Join us for a stellar line-up of experts to discuss the local impact of the $1.2 trillion Infrastructure Investment and Jobs Act, as well as redistricting, which effects elective offices at the federal and local level.
Our spectacular panel of guest speakers are:
- Richard Merritt, who works with US Rep. Sara Jacobs (D-San Diego).
- Walter Bishop, Strategic Advisor for Federal Affairs for San Diego Mayor Todd Gloria.
- Evan McLaughlin, vice president of Redistricting Partners, one of California’s foremost experts on redistricting.
- Colin Parent, La Mesa City Council member and executive director and general counsel for the mobility and land use organization Circulate San Diego
- Raul Campillo, San Diego City Council member representing District 7
- A representative from the San Diego Association of Governments (SANDAG).
First, find out more about what district you’re in for federal and local offices following the recently adopted redistricting. If you find yourself in a district with a representative you don’t like, think of this as an opportunity to make change for yourself and your neighbors.
And then we’ll talk about the $1.2 trillion Infrastructure Investment and Jobs Act, and what the plan will mean to San Diego, California, and the country.
We’re meeting on Zoom, 7 pm Wednesday, Jan. 5, with the usual informal open discussion starting 6:30 pm. We had planned to meet in person, but the Covid surge makes that unwise.
The Infrastructure Investment and Jobs Act “will rebuild America’s roads, bridges and rails, expand access to clean drinking water, ensure every American has access to high-speed Internet, tackle the climate crisis, advance environmental justice, and invest in communities that have too often been left behind.” The legislation also eases “inflationary pressures and strengthens supply chains by making long overdue improvements for our nation’s ports, airports, rail and roads.” (Source: “Fact Sheet: The Bipartisan Infrastructure Deal,” at Whitehouse.gov. This document is a great overview of what’s in the bill, and it’s a fast read too.)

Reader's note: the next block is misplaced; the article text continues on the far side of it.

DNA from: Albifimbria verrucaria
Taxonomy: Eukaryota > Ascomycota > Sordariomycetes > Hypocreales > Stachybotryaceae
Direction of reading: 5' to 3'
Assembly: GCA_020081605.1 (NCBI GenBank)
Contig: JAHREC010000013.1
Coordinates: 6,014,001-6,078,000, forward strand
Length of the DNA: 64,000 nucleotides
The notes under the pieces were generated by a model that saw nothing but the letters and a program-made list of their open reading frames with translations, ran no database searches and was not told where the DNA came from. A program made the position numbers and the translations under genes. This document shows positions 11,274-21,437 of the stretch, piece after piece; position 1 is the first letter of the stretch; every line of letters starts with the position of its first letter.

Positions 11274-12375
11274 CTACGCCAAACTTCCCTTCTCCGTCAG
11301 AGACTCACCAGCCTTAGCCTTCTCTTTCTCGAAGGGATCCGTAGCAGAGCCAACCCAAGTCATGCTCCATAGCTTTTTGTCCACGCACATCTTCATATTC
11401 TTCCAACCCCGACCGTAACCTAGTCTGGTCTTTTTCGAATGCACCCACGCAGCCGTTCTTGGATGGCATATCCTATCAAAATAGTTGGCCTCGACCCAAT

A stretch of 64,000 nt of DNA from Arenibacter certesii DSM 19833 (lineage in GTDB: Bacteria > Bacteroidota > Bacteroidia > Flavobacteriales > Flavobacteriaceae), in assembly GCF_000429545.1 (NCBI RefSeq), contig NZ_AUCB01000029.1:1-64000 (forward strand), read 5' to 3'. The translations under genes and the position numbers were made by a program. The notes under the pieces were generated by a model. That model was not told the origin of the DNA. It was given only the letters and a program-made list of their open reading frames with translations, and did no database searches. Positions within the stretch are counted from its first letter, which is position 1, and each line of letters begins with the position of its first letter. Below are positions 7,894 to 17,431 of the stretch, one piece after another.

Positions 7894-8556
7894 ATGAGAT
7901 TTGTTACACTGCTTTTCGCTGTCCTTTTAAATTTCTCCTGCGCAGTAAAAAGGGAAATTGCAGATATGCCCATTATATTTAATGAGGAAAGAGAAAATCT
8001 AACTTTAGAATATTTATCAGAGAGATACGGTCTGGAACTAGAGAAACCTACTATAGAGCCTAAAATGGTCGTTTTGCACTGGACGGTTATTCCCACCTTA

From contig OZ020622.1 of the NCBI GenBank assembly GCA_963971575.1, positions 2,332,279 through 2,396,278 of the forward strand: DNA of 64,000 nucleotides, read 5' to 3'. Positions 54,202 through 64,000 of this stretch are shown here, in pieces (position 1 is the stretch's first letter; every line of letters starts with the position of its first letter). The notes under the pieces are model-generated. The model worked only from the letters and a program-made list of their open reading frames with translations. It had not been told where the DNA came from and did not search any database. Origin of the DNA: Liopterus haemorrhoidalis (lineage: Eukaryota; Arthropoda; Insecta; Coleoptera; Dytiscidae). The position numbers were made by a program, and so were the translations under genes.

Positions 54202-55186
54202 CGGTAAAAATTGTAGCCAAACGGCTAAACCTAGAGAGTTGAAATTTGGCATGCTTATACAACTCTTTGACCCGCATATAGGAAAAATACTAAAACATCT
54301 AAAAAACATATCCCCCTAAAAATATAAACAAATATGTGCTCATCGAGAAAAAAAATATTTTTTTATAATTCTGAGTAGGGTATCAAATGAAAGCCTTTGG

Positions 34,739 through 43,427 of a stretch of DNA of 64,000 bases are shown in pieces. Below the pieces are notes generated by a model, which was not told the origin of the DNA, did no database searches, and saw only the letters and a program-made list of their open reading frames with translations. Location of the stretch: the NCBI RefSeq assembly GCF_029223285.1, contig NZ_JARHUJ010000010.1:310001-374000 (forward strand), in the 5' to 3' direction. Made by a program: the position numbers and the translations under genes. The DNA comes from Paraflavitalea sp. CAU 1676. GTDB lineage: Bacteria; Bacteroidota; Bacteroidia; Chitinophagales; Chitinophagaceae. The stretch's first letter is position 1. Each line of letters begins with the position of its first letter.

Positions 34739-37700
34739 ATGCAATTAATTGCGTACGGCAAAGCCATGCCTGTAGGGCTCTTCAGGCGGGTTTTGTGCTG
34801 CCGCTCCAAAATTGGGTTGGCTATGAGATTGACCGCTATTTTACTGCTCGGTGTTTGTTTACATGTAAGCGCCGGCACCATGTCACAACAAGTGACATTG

The legislation “will drive the creation of good-paying union jobs and grow the economy sustainably and equitably so that everyone gets ahead for decades to come. Combined with the President’s Build Back Framework, it will add on average 1.5 million jobs per year for the next 10 years,” according to the White House fact sheet.
California gets $45.5 billion — the largest share of any state. But that’s actually relatively small given the size of the state, just over $1,200 per Californian, one of the lowest rates of any state. States with relatively small populations, such as Alaska and Vermont, get bigger benefits on a per-resident basis. (Source: “California gets small share of infrastructure bill,” CalMatters)
Two thirds of California’s share, about $30 billion over five years, goes to road, highway, and bridge repairs. That’s a big deal because our roads are in bad shape, rating at or near the bottom of other states.
Another $9.45 billion over five years goes to improving public transportation statewide.
The remainder of California’s share would mostly be spent on improvements to water systems ($3.5 billion), airports ($1.5 billion), aid for high-speed Internet to Californians ($100 million for 545,000+ Californians), and more. (Source: “The Infrastructure Investment and Jobs Act will Deliver for California,” at Whitehouse.gov provides a more detailed overview of California spending. )
This is legislation Democrats can be proud of. Despite the current struggles getting Build Back Better passed, the infrastructure bill demonstrates Democrats are working hard to make lives better for Americans, while Republicans are making America worse. Indeed, all of San Diego’s Congressional representatives save the lone Republican voted for the bill.